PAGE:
Mr. Reed’s Metaphysical Neighborhood Presents the Best and Worst Films of 2017

[For an explanation of my blog post title, check out my “best of” list from 2013.]

Below you will find lists of my favorite films of the year, divided by documentary (nonfiction) and narrative (fiction) formats. Not all the movies mentioned have received a significant theatrical or online release in 2017, though most of them did; a few may still be looking for distributors after making their festival rounds. Where I have previously written reviews of a movie (whether for BmoreArtFilm Festival TodayHammer to Nail or this blog), the title of that movie is hyperlinked to my original review. In the case of one film (noted, below), I only wrote a brief capsule review of it within a film-festival recap, and I link to that write-up, instead. Where I have not (yet) reviewed a film, I have hyperlinked the title to the movie’s Rotten Tomatoes page. If I later write a review (for films not yet out in wide release), I will change that link to my own review.

If a film that you, yourself, saw and liked is nowhere mentioned here, then it is possible that I did not see it (or saw it and liked it, but not enough to include among my favorites, or saw it and, of course, did not like it). As many films as I watch every year, I cannot possibly see everything. If you have questions about any omissions, feel free to comment and/or send me a note. And really, what separates the “Top 10” from the “runners-up” is very little. If you’re in my Top 20, in other words, I like you very much.

Enjoy! Over the next week, I will continue to publish other “best of” lists, for acting and technical/artistic achievements of the year.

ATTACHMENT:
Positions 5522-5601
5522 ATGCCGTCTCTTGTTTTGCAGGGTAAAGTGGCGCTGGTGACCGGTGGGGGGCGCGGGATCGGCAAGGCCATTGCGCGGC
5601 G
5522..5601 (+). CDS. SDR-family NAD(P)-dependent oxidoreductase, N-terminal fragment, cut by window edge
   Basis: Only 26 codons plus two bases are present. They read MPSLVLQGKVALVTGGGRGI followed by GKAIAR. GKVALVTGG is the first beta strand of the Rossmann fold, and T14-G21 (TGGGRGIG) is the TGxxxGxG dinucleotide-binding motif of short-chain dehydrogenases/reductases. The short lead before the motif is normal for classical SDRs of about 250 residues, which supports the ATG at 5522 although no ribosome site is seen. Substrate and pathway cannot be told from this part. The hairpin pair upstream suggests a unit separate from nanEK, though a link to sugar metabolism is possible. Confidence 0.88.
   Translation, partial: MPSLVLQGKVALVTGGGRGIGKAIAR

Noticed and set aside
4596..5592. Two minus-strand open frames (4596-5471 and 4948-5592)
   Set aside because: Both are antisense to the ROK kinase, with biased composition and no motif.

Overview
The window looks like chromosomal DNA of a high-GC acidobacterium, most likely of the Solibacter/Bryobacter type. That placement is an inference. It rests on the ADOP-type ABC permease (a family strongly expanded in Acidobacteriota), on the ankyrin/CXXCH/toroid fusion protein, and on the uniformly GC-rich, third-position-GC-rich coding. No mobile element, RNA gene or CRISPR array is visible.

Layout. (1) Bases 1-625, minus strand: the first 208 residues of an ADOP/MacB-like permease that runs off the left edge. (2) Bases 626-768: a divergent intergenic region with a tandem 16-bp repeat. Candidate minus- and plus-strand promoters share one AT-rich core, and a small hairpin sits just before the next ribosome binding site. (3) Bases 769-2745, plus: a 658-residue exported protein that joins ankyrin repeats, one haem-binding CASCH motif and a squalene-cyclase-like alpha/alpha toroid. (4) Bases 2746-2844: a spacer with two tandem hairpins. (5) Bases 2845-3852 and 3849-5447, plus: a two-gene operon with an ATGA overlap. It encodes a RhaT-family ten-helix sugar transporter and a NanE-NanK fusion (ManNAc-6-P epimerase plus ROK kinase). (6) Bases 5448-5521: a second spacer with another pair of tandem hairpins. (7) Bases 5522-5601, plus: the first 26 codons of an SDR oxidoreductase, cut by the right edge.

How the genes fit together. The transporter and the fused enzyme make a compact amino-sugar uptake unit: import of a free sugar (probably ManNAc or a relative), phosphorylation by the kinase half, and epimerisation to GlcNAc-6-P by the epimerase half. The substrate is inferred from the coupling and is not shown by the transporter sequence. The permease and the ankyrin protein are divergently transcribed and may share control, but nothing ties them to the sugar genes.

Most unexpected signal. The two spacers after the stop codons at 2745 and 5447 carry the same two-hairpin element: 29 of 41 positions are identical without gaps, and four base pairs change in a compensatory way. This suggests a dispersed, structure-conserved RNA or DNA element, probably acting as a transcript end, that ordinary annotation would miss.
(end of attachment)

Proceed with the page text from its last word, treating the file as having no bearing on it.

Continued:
Top 10 Documentary Films of 2017 (in alphabetical order):

Top 10 Narrative Films of 2017 (in alphabetical order):

2017 Documentary Film Runners-Up (in alphabetical order):

2017 Narrative Film Runners-Up (in alphabetical order):

*Note from 1/9/18 – recent allegations about Franco’s sexual misbehavior now complicate such a nomination. It’s still a really solid movie, however compromised the director.

2017 Documentary and Narrative Honorable Mentions (in alphabetical order):

Worst Films of 2017 (in alphabetical order):

Stay tuned for more posts in the week ahead …

More AFI DOCS Pieces – Interview (“Strad Style”) + Review (“ACORN and the Firestorm) – and Criterion Blu-ray (“Cameraperson”) @hammertonail & Review of “Dunkirk” @filmfesttoday

Last week, Hammer to Nail published three more articles of mine: another review from the recent AFI DOCS festival, this time of ACORN and the Firestorm; an interview (also from AFI DOCS) with Stefan Avalos, director of Strad Style; and a review of Criterion’s new Blu-ray release of Cameraperson.  In addition, Film Festival Today published my review of Dunkirk (I seem to be one of the rare film critics who did not adore the movie, though I liked parts of it). Here are links to all four pieces:

Enjoy!

All 10 of My @hammertonail @slamdance @sundancefest Film Reviews

slamdance-sundance-2017

Here are the 10 reviews from my remote coverage of the recent Slamdance and Sundance film festivals, written for Hammer to Nail. I couldn’t attend, but I was able to watch some great movies, nonetheless. From Slamdance, we have three documentaries – The Modern Jungle (which analyzes the relationship between filmmaker and subject among dirt-poor peasants in Chiapas), Strad Style (about an unlikely violin maker and his quest to recreate a renowned 18th-century instrument) and Supergirl (a tale of the strongest 12-year-old girl in the world) – and three narratives – Dave Made a Maze (a demented fantasy about an out-of-control labyrinth), Future ’38 (a clever sci-fi look forward from 1938 to the year 2018) and Weather House (a hypnotic meditation on the end of the world). From Sundance, we have two documentaries – Plastic China (an exploration of China’s position as the number one importer of recyclable plastic) and Tell Them We Are Rising (a chronicle of our nation’s historically black colleges and universities) – and two narratives – Bad Day for the Cut (an intense revenge thriller from Norther Ireland) and Free and Easy (an engagingly offbeat dramedy about misfit criminals in China). Below are the links to the reviews:

Enjoy!